"There is still shelling, but you can live here," the neighbor told elderly couple by phone and they returned to their frontline village in Eastern Ukraine
Victoriia Ievgeniievna (76) and her husband Rudolf Nikolayevich spent many nights in this dark room with no windows. Long ago when they built their dream house in the village of Vodyane, they could never have imagined that this pantry might come in handy one day. "Yes, it was at night. The airport is right next to us. The shells were outdated, so they were flying around like birds. One of them hit the foundation of our neighbor`s house, but did not explode, it just stuck there," Victoriia Ievgeniievna recalls the first time she faced real fighting three years ago.
"During the day we were not afraid usually, but sometimes we had to hide on the ground floor," she says and adds: “We wouldn’t go anywhere in the morning, because it was dangerous, but we had to go out to find food.” The village of Vodyane is located approximately 9 km north-west from the Donetsk airport and it remains a hot spot on the 500 km long conflict line.
Lovely house hit twice
It took years of hard work for Rudolf Nikolayevich to finish the house, while Victoriia Ievgeniievna put her heart and soul into carefully decorating and equipping the new home. It was a beautiful two-story house with two kitchens, a ground floor, a well-kept garden, a flowerbed and a well. Before the conflict, the building served as a summerhouse but in the middle of 2014, it became the family’s permanent shelter instead of their Donetsk flat, which was located in a regularly and heavily shelled district.
Day by day, the situation was becoming more and more dangerous in Vodyane. "The neighbor’s barn was hit and his pigs died," Victoriia Ievgeniievna remembers. During the winter of 2014, their house suffered two hits with two different levels of damage. "We just finished the meal and we got up from the table," Victoriia Ievgeniievna tells pointing the table next to the window at the kitchen. "It all happened in a moment. Rudolf shouted my name and then there was rumble, shattering of glass and dust. He shouted: ´Are you alright?´ I was holding a glass teapot in my hand, I look down there and it’s gone," Victoriia Ievgeniievna remembers.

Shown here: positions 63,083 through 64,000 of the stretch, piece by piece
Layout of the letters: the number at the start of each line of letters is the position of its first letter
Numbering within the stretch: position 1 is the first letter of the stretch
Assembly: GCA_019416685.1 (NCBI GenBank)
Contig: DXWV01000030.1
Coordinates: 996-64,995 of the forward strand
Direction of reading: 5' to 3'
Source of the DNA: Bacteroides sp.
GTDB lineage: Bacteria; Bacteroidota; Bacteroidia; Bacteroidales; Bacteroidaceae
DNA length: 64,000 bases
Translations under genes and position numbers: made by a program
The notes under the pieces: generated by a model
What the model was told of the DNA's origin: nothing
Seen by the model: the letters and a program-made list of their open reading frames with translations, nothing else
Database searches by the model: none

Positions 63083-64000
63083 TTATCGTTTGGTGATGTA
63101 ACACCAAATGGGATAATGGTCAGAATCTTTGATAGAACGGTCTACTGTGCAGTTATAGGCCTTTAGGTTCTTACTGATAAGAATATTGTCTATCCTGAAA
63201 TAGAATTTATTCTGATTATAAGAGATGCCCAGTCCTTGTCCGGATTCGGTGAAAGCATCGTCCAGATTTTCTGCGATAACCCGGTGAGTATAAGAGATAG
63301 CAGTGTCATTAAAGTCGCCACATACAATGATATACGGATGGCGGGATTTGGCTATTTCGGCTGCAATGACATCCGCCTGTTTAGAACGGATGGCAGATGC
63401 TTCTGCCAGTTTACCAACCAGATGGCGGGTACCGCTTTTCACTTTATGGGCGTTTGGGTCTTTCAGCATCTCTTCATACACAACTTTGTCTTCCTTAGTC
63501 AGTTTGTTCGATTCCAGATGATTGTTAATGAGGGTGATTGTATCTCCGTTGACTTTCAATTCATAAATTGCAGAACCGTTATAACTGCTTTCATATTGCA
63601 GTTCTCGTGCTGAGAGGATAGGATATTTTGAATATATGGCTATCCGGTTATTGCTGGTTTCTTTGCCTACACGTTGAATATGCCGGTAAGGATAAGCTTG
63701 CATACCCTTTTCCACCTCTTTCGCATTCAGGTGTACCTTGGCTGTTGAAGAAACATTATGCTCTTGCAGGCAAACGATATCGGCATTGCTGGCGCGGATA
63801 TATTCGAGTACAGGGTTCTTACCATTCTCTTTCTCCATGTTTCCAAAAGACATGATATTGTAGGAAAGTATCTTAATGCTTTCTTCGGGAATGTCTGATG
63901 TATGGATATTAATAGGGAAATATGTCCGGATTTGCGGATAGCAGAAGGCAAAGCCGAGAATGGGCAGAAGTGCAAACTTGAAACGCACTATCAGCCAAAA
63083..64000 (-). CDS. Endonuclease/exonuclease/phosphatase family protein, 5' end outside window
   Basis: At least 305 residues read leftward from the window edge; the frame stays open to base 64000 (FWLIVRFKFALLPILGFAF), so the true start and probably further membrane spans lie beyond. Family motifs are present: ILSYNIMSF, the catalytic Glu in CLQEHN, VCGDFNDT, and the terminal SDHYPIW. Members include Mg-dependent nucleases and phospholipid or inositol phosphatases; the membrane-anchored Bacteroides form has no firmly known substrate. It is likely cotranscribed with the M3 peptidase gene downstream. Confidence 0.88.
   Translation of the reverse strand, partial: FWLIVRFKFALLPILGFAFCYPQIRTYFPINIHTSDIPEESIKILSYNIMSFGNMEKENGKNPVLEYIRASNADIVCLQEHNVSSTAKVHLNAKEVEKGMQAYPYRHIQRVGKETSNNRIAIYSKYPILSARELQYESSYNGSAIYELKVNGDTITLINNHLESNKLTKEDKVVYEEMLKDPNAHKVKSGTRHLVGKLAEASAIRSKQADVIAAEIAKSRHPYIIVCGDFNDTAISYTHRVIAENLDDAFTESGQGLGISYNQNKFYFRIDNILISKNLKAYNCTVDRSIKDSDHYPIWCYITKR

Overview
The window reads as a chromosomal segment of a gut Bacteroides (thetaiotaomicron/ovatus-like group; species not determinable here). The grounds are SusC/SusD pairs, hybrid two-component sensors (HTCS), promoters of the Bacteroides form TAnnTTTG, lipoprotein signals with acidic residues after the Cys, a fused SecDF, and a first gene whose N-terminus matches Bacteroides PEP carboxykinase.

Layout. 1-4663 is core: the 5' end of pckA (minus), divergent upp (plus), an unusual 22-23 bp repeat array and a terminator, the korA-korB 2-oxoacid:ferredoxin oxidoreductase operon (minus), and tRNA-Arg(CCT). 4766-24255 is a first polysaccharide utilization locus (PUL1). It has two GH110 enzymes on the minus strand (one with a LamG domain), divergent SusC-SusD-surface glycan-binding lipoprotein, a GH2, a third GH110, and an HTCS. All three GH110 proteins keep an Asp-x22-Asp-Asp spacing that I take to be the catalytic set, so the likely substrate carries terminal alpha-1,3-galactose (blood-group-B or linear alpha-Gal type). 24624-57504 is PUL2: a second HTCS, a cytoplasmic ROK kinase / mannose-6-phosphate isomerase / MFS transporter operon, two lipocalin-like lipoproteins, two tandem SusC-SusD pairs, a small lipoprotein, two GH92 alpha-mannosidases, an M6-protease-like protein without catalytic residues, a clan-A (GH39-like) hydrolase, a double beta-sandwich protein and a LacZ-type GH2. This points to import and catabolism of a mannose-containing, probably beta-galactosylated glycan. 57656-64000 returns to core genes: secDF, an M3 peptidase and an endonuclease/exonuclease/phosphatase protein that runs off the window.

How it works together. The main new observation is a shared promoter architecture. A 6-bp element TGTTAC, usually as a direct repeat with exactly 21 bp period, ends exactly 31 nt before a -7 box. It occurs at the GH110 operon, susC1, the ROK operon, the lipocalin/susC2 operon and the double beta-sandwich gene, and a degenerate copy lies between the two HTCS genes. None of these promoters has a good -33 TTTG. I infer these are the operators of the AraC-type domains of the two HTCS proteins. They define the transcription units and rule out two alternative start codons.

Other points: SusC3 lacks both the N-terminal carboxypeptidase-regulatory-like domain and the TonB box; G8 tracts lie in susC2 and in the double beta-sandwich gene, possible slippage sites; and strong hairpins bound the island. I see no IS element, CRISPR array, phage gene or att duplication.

Later they realized their roof now looked like a sieve. "And even the walls. Here, where there is a wardrobe now, there was just a hole. And there was a stuck shell fragment there," Victoriia Ievgeniievna shares.
Away from the war for a while
Life in Vodyane has become completely unbearable and insecure for the couple. Their children were worried about them and this made the couple move to another region for a while to stay with their children. Victoriia Ievgeniievna and Rudolf Nikolayevich rented an apartment for their internally displaced persons allowances and lived off of their pensions.
Former miner and a teacher are used to living modestly. "Anyway, home is home,” Victoriia Ievgeniievna says. “It was good for us to be away, but we owned nothing there, everything belonged to our daughter and it was strange. Here if I want to grow plants I do that. If I have no time for cleaning, I do it when have time,” she explains. Tired from living away from their home, the couple would take any opportunity to return.
"We talked to our neighbor every day on the phone. He reassured us saying: ´There is still shelling, but you can live here´," Victoriia Ievgeniievna explains how they decided to return home after a year of a peaceful life.
Getting used to changes caused by war
In Vodyane they had to adapt to a different environment. There is no pharmacy, no shops and no hospitals in sight. Everything has been relocated. “We need to travel nearly 70 km to collect pensions,” says Victoriia Ievgeniievna. Although a bus comes several times per day, the transport connection is far from convenient. Because of constant shelling, blackouts are frequent and if there is no power, you cannot pump up the water. The elders have to bring the water from a well.
The couple lives like this together with other 13 families on their street. Before the conflict there were 30 families living here, more than a half have gone. In total, there are only 160 people in the village today. The majority of those who stayed are pensioners or unemployed as there is no work whatsoever. Since the beginning of the war the major economic center, the city of Donetsk, has been cut off the rest of the region by the frontline and those, who remained on the government-controlled side, have lost access to the long-time established markets.
The main struggle for the couple was to survive two winters under the damaged roof. There was a big crack in the roof and many smaller holes due to shrapnel. The couple was fixing the holes themselves until the end of the summer. Before the new heating season, People in Need with the support of the EU Civil Protection and Humanitarian Aid Operations department (ECHO) repaired the entire house. "You helped us a lot and it means a lot for us. We had no means to complete this repair on our own. People in Need also repaired roofs for our neighbors. Everyone is very happy. It is a great relief," Rudolf Nikolayevich says, showing the new roof.
New roof ensures warm winter for Victoriia Ievgeniievna and Rudolf Nikolayevich, but the war is still here. "The ´Grad´ sounds like ´bah-bah-bah´. That is what you think - that can be now. And calmly," Victoriia Ievgeniievna explains how to hear to the sounds of war. They wish that the war will not get so close to their home again.
Victoria and Rudolf were supported in terms of ACCESS consortium (People in Need, Action Contre La Faim, Médecins du Monde, and ACTED in partnership with IMPACT Initiatives) funded by the EU Civil Protection and Humanitarian Aid Operations.
Maria Lozan, People in Need Ukraine Communication Officer
Petr Stefan, People in Need Communication Officer